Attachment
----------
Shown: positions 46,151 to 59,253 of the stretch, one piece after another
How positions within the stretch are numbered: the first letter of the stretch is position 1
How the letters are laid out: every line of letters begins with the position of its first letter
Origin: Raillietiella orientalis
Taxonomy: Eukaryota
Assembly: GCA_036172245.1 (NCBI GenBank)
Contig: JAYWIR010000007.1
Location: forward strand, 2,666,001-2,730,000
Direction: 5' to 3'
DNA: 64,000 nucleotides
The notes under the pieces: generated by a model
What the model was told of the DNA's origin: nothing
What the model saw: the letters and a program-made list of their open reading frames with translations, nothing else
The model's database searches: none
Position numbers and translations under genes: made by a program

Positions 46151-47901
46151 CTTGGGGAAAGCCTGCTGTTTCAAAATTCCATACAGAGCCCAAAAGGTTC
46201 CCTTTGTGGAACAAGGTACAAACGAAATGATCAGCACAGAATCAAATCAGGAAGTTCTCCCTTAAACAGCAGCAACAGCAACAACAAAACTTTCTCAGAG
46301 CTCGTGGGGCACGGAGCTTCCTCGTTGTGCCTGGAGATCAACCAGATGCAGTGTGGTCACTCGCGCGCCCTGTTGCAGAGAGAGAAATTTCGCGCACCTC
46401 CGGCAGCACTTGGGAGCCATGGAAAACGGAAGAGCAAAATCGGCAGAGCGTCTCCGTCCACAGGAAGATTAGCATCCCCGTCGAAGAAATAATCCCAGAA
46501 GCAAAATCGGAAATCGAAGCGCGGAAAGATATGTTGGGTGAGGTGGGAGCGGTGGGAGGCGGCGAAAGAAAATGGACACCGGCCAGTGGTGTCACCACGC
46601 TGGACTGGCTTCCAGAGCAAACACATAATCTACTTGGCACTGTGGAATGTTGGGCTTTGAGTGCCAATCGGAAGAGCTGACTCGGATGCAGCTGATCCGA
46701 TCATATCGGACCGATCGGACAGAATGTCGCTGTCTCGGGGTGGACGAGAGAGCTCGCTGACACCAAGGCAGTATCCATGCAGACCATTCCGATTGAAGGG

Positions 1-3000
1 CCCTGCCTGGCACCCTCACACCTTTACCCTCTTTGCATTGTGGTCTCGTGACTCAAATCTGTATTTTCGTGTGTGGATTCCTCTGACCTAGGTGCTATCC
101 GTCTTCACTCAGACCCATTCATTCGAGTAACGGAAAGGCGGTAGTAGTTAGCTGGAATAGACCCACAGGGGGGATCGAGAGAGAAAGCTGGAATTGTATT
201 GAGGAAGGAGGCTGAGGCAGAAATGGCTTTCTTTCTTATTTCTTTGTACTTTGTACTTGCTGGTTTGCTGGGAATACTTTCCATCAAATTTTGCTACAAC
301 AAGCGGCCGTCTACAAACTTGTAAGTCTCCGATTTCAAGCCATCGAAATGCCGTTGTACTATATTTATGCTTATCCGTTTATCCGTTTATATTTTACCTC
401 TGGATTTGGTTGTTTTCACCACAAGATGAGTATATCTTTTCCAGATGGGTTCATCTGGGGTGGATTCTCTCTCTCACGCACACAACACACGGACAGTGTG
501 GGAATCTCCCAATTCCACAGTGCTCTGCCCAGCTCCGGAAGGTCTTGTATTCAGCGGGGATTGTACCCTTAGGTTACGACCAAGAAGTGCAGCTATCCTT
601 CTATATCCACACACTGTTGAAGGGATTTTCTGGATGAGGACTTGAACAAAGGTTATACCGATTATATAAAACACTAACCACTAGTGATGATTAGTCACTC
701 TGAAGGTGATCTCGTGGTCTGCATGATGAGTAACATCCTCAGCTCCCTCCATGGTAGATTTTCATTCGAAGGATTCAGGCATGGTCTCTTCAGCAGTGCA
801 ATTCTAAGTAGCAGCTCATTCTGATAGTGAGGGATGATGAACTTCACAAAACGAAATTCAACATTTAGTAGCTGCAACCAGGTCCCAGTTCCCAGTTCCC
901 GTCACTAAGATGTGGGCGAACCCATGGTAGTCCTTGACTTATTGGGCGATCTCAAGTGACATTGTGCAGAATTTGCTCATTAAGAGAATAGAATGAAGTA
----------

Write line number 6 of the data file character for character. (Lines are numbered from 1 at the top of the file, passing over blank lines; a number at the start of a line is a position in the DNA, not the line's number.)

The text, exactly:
Assembly: GCA_036172245.1 (NCBI GenBank)